When Oliver Wendell Holmes wrote in The Common Law that “even a dog distinguishes between being stumbled over and being kicked,” I believe he was thinking of eye contact between humans and dogs. A few mornings ago I tripped over Chloe because she was in an unusual place for her. She looked up at me to assure herself that my clumsiness was accidental, that everything was all right. Or so I imagine. A scientist would argue that I could not interpret Chloe’s look, but there is something so elemental, even ancient, in our relationship with dogs that we do not hesitate to say that we understand each other.
Gesture research by animal behaviorists has confirmed aspects of this. Dr. Sophia Yin, whose research on barking I cited in Service and Therapy Dogs in American Society, recently posted a blog in which she tested her own dogs in a pointing gesture study. She found that most of the time, in a two-choice test, dogs went to the food bowl she was pointing at. Pointing with a hand extended beyond the body was most successful, and though the dogs did not perform as well as two- and three- year-old children, they did perform much better than chance would dictate (somewhere between 65% and 80%, depending on the obviousness of the gesture).
Communication between dogs and humans is one of the themes running through the plates in the hunting book by Gaston Phoebus (1331-1391). The illustrated edition of Le Livre de Chasse, published around 1405, has wonderful miniatures depicting various stages of the hunt. The first plates show the animals in their communities, without human interference. The young play while others eat and mothers nurse their young. Wild boars, deer, foxes. Only the culture of the wolves is presented unsympathetically, most of them dripping blood as they eat one thing or another. The plates move through the stages of the hunt, from gathering the hounds, making the nets, putting dogs on the trail, the horsemen running ahead to be ready when the dogs drive the prey to them, the capture and kill, and the feast at the end. Every plate is a gem.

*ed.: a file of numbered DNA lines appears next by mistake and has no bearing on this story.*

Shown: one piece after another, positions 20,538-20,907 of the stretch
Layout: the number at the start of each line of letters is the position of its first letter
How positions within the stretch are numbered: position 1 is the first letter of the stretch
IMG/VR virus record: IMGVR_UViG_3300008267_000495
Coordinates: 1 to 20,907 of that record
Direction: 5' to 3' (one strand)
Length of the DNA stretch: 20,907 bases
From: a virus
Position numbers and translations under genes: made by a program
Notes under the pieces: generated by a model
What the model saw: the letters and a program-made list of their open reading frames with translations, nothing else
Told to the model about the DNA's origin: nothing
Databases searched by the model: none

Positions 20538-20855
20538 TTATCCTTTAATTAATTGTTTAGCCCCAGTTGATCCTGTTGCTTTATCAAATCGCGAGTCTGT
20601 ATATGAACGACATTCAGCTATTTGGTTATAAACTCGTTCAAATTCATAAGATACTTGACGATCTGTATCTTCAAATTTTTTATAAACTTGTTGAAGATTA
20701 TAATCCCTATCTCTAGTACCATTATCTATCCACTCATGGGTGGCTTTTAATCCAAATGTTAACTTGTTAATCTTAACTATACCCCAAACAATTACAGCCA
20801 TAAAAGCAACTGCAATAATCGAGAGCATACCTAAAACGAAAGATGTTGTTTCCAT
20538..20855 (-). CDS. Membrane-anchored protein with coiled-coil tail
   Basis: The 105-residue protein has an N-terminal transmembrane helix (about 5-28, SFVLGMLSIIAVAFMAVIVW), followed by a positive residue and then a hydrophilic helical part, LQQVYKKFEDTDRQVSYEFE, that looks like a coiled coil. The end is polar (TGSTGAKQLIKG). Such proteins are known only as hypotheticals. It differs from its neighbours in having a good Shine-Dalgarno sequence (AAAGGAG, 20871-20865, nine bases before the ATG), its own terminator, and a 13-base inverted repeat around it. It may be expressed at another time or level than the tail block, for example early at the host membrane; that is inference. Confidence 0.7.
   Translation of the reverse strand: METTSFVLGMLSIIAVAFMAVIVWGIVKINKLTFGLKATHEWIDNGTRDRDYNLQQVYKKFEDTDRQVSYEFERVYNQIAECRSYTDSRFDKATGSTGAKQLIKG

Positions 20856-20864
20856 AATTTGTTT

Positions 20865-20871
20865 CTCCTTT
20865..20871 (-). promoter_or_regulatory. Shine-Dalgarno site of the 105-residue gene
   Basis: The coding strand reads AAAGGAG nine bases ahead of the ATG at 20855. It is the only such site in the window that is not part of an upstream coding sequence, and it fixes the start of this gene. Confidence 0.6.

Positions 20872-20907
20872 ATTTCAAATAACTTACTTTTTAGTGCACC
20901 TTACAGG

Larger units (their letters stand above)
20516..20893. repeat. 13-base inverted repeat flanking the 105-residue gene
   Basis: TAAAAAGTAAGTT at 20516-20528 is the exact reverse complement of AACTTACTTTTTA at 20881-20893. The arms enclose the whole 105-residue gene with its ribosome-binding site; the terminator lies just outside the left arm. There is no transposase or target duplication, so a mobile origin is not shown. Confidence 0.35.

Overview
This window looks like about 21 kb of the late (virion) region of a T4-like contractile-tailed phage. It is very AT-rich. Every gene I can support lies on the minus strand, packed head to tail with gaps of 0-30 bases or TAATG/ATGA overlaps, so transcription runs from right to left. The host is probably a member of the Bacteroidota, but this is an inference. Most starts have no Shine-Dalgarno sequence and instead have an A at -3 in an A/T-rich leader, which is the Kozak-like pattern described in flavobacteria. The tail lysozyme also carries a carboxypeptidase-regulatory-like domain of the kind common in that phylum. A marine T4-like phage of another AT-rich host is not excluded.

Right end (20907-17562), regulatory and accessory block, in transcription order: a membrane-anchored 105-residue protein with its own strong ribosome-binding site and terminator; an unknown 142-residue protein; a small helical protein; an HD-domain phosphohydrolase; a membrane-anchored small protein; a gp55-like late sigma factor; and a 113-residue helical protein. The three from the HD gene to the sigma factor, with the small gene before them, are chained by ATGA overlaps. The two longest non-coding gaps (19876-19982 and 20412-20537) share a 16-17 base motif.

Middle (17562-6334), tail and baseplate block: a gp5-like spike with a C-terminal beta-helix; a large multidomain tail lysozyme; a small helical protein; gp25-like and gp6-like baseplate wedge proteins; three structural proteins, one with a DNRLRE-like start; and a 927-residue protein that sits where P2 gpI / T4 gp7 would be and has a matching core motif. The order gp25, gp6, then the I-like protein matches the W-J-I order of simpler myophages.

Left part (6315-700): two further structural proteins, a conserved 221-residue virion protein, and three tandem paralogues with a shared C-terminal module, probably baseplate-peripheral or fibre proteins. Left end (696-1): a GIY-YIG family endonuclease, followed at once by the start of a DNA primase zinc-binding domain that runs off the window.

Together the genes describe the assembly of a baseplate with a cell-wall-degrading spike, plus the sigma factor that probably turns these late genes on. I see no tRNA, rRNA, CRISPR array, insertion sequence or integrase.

The plate reproduced here shows a handler in the lower right (in orange) encouraging a group of dogs to follow the direction of his hand. He expects them to understand this gesture, and and it is easy to imagine him talking to the more attentive members of the pack. Even six hundred years ago we could not help this, probably not even 10,000 years ago. Neither can they.
Additional Note. The quote from Holmes also caught the attention of Harold J. Berman in Faith and Order: The Reconciliation of Law and Religion (Eerdmans, Cambridge, UK, 2000), p. 10. Berman wrote:
"Justice Holmes once wrote that even a dog knows the difference between being stumbled over and being kicked. We would add that even a dog becomes upset if his master rewards him one minute and punishes him the next for the same thing."
While I regard Berman as one of the great thinkers of the twentieth century--too much overlooked in many debates--I believe his observation is not nearly as precise as that of Holmes. Anyone who has taught a basic obedience class knows that many, probably most, masters are inconsistent in doling out rewards and punishments, rarely seeing that they are sending mixed signals to their dogs. The dogs will be confused, and will not know what is expected, but in the end will respond, if at all, in the way that seems most likely to get a reward or avoid a punishment. It is doubtful that they contemplate the whole situation from a point of wondering what is just or unjust. Berman did not see that Holmes was describing an immediate eye contact phenomenon, not a rudimentary concept of justice in the dog's mind. The dog is looking for signals, as dogs have since the beginning of domestication, not attempting to enter a dialogue about rights and wrongs in the domesticated state. I suspect in the end that Holmes' experience with gun dogs had given him a solid sense of how dogs react to our movements.